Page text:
Monday, March 28, 2016

Monday's Poetry: "Labor Pains"

by Pa Rock
Poetry Appreciator

Farms can be about many things, but two of the constant forces to offer definition to farm life are these:  birth and death.  Birth on a farm usually happens in the spring, but death can come at any time.  This past week I had to deal with the corpses of two banty roosters, two playful young birds who grew up together at Rock's Roost.  They were playmates as well as fierce protectors of the hens.  It was their devotion to the girls that led to their deaths at the talons of a predator hawk.

Nothing has been born at the farm yet, but I expect that to change this spring when the hens start becoming broody.  The peacocks appear to also be preparing to mate.  At my last farm several years ago I watched baby goats being born on a few occasions, and even had to get personally involved in pulling one baby out of his mother during an especially rough delivery.  Both survived - as did I!

Yesterday, Easter Sunday, I did witness something close to a birth.  I was working in the hen house in the afternoon, placing fresh wood shavings in the nesting boxes, when I cam across a lone hen sitting quietly in a box.  As I was working on the box next to hers, I suddenly heard the hen giving a low growl.  I stepped back to observe.  The little hen stood up in her box, she had to do so in a stooped position, and quit growling.  She began staring quietly into my eyes.  She appeared to be suffering in silent agony.  Suddenly a wave of relief seemed to cross her feathered face as ker-plop, an egg dropped into the box.  I have collected thousands of eggs over the years, but that was the first time I have ever seen one actually being delivered.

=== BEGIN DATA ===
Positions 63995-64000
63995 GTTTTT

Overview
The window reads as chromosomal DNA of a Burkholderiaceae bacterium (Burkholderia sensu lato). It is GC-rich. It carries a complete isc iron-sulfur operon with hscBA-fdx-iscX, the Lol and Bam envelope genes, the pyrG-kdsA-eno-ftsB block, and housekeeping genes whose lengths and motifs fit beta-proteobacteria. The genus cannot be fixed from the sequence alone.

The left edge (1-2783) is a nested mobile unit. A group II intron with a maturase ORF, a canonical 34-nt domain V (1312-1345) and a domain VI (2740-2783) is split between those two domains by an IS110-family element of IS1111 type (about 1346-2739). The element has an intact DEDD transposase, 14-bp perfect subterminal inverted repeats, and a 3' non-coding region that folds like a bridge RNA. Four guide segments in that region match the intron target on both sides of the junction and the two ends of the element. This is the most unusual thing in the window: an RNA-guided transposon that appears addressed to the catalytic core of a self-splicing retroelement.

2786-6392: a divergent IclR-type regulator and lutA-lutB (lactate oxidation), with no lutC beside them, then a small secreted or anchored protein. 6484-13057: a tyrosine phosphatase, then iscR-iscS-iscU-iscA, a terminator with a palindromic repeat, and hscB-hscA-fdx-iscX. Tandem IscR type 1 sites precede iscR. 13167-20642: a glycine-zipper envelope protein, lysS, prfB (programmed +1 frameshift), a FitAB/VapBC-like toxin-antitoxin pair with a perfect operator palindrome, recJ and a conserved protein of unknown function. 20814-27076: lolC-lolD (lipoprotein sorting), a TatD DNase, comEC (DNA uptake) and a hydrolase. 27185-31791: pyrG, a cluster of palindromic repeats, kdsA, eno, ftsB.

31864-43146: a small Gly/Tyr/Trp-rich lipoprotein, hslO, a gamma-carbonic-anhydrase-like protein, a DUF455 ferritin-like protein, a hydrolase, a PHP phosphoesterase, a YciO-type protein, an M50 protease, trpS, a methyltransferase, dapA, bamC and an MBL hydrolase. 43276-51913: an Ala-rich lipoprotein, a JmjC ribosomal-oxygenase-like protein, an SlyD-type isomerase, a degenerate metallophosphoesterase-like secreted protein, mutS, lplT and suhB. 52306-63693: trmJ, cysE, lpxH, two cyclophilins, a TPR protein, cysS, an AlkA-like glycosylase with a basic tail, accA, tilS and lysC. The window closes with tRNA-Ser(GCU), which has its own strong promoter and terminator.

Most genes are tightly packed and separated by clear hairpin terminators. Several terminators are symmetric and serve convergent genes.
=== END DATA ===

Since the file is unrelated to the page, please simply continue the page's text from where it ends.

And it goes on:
The hen took a moment or two to get her bearings before climbing out of the box and beginning to cluck her egg song.  Meanwhile, the farmer snatched the egg.

It was an Easter Egg!

To honor that significant farm event, I searched for a poem about chickens laying eggs - to no avail.  Instead I have chosen the poem, "Labor Pains," by twentieth century Japanese poet Yosano Akiko.  My little red hen certainly looked as though she would have been very sympathetic to the sentiments of this poet.

(I played the role of the prattling doctor in this little barnyard drama.)

Labor Pains
by Yosano Akiko

I am sick today,
sick in my body,
eyes wide open, silent,
I lie on the bed of childbirth.

Why do I, so used to the nearness of death,                         
to pain and blood and screaming,
now uncontrollably tremble with dread?

A nice young doctor tried to comfort me,
and talked about the joy of giving birth.
Since I know better than he about this matter,                 
what good purpose can his prattle serve?

Knowledge is not reality.
Experience belongs to the past.
Let those who lack immediacy be silent.
Let observers be content to observe.                                   

I am all alone,
totally, utterly, entirely on my own,
gnawing my lips, holding my body rigid,
waiting on inexorable fate.

There is only one truth.                                                             
I shall give birth to a child,
truth driving outward from my inwardness.
Neither good nor bad; real, no shame about it.

With the first labor pains,
suddenly the sun goes pale.                                                     
The indifferent world goes strangely calm.
I am alone.
It is alone I am.

1 comment:

Anonymous said...

I love your story.